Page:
Europe, North Africa, and Western Asia
Deadly. One of the most toxic plants. The entire plant contains tropane alkaloids.
8. The Twining Vine, Jessamine – Deadly Flowers
Carolina jessamine is a common garden plant loved for the profusion of yellow flowers it yields in the summer. However, it is also one of the deadliest flowers out there. It contains neurotoxic alkaloids that affect nerve endings and cause paralysis, muscle weakness, and clonic convulsions in animals and humans. Also, all parts of the plant are poisonous, but you have to watch out for the flowers and the roots with even more care.
Gelsemium sempervirens, Yellow Jessamine, Carolina jasmine, Evening trumpet flower, Gelsemium, and Woodbine.
Subtropical and tropical America and southeastern and south-central United States
All its parts contain the toxic alkaloids gelsemine and gelseminine and its sap can cause skin irritation.
9. The Philosopher’s Bane, Hemlock
Poison hemlock (Conium maculatum) is one of the most poisonous and deadliest plants in the world. However, you should make the difference between poisonous hemlock and Queen Anne’s lace (Daucus carota). Poisonous hemlock grows throughout the United States. It is toxic to pets, livestock, and humans, so make sure you keep an eye on it should you choose to grow it in the garden.
Even though both are in the Apiaceae family and have hollow stems, poison hemlock’s stem is hairless and has purple blotches. Also, even a very young poison hemlock will display the purple blotching. On the other hand, the stem of Queen Anne’s lace doesn’t have purple blotches and is hairy. See the photos below for a comparison.
Conium maculatum, Poison hemlock
Europe and North Africa
Deadly. This is the lethal plant that killed Socrates. It contains conium and multiple toxic alkaloids.
10. The Star of Bethlehem, Ornithogalum – Deadly Flowers
This cool-season perennial of the Lily family is poisonous in all its parts, but make sure you stay away from its bulbs and roots. This deadly flower – that blooms in late spring or early summer – contains cardiac glycosides that have life-threatening side effects. Also, you should never use it as medicine.
However, in order to stay away, you should know how to recognize it. So, its flowers are a showy white with six white petals with a noticeable greenish stripe down the middle on the back of the petals. Last but not least, you should also keep your dog away from it, as it can really harm him too!
Europe and Southern Africa
Some of the deadly plants from this genus contain alkaloids and cardenolides in their bulbs.
11 More Deadly and Killer Flowers You Should Also Know About
Also, as we said, we will resume here 11 more poisonous flowers you should know about before considering planting such flowers and ornamentals in your home or garden! So, let’s learn a little about 11 other deadly flowers!
- Castor Oil Plant – Nausea, bloody diarrhea, blood pressure drops, and intense abdominal pain are some of the symptoms of ricin poisoning which in high doses will trigger death. Also, according to the Guinness Book of World Records, 2007, the castor plant is the most poisonous plant in the world.;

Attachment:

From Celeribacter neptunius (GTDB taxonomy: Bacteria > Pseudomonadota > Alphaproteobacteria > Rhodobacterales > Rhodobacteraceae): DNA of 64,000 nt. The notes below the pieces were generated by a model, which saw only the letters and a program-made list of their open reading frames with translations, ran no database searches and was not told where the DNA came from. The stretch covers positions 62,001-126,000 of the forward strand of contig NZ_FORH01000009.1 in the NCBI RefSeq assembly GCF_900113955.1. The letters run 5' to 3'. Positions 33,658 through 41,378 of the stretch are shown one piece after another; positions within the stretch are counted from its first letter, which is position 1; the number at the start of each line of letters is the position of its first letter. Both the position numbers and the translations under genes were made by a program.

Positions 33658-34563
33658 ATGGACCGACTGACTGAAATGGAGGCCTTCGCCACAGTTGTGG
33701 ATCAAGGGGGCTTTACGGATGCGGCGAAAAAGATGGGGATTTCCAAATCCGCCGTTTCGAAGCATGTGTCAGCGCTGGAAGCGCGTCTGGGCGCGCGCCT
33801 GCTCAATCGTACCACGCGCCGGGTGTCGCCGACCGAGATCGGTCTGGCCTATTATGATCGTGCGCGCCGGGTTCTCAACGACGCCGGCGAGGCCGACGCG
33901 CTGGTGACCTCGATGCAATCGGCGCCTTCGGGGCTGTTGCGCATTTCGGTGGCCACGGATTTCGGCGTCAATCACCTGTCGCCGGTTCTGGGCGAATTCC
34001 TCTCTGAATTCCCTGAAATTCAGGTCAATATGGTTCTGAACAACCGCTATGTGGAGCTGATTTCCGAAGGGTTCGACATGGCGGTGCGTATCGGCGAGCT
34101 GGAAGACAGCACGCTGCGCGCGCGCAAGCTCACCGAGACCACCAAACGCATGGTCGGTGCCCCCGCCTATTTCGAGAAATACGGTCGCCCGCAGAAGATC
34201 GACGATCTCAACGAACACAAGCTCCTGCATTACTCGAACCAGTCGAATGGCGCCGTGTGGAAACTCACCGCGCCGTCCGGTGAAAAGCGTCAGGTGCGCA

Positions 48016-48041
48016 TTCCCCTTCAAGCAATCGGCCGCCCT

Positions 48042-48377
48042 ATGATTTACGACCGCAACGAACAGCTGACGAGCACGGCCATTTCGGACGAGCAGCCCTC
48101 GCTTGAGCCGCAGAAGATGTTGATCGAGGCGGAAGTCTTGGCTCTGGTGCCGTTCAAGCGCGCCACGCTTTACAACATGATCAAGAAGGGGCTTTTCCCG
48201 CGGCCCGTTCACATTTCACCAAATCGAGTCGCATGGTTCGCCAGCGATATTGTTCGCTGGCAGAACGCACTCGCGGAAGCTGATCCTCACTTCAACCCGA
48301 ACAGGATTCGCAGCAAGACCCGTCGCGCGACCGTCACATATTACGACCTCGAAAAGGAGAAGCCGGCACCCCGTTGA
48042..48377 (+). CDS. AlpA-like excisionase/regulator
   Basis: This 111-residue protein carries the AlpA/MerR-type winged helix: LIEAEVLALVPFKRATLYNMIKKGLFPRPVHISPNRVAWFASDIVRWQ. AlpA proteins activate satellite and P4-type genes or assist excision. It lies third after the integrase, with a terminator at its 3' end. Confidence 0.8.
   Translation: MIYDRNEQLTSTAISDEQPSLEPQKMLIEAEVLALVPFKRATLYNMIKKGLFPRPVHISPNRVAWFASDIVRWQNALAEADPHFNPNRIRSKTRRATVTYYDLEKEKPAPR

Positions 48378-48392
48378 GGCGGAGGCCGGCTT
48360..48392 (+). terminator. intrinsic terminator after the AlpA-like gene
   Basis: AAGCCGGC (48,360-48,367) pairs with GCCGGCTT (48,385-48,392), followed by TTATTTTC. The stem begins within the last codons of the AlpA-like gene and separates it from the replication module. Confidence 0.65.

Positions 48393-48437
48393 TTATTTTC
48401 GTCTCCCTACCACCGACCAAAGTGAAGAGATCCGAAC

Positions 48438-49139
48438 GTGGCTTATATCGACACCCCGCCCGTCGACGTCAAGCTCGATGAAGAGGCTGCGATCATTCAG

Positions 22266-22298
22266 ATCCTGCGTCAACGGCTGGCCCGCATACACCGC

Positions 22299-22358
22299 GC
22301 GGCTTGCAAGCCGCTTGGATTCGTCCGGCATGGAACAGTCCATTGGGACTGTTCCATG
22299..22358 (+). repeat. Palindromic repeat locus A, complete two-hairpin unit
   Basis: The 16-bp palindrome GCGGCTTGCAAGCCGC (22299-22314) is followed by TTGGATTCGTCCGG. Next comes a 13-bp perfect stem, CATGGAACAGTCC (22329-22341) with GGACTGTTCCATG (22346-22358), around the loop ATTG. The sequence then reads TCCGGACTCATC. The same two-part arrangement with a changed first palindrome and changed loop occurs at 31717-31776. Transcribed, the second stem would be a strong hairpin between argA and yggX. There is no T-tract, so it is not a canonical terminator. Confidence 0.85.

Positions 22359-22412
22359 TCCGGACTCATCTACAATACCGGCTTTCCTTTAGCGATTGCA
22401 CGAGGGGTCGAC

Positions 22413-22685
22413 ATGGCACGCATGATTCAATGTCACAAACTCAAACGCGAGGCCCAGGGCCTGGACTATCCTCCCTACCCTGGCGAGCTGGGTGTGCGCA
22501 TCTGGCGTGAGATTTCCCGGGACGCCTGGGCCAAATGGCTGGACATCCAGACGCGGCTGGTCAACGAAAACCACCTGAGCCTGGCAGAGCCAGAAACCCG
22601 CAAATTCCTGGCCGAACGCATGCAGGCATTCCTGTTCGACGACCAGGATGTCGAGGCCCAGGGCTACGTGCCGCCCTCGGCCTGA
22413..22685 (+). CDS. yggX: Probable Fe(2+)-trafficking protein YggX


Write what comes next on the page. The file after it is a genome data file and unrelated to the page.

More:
- English Ivy – this beautiful indoor plant cleans the air and makes an excellent hanging vegetal ornament, but keep in mind it is toxic to pets and children;
- Dracula’s Flower (Dracunculus vulgaris) – hard to ingest, as when in bloom, its flowers reek of rotten meat;
- Titan Arum, also known as the corpse flower for its rotting-meat smell;
- Gypsophila, known as baby breath, looks wonderful but can cause skin irritation, vomiting, nausea;
- Bleeding heart, a gorgeous plant will all parts poisonous;
- Bloodroot, beautiful, but leading to organ failure if ingested;
- Foxglove, containing digitalis, fatal;
- Morning glory, smell it only, as it can lead to diarrhea, vomiting, or hallucinations;
- Peace lily, one of the most beloved indoor plants that clean the air – just make sure it does not get in contact with children and pets;
- Iris, one of those toxic flowers that look gorgeous but can lead to vomiting, fever, or diarrhea for people and pets. Also, in the classic novels, ladies used this deadly flower to poison themselves.
Finally, that was our list of the 10 most beautiful but lethal flowers and eleven more dangerous plants you should stay away from. So, tell us what you think about these powerful plants down below. Also, if you’d like us to add one or more dangerous and poisonous plants to the list, let us know in the comments section. Not to mention that I am truly interested to find out if you had any experience with these twenty-one greed murderers. However, I hope you don’t have any experience of such a kind to share with us!
Until then, make sure to be very careful around these plants, as they are dangerous for both humans and pets.
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About the Author - Denis Sgarbura
Hello. I’mDenis. My passion for growing plants started when I was around 10 or 11 years old. My grandpa loved to take care of roses. He had a breathtaking rose garden. I wanted one badly. So, I started my own. I was stoked when my roses showed signs of growth.It became a competition: my garden vs. his garden. He won every time, but I never gave up and did my best to make it extraordinary. I read everything there was to know about roses and how to grow them.SEND AN E-MAIL TO THE AUTHOR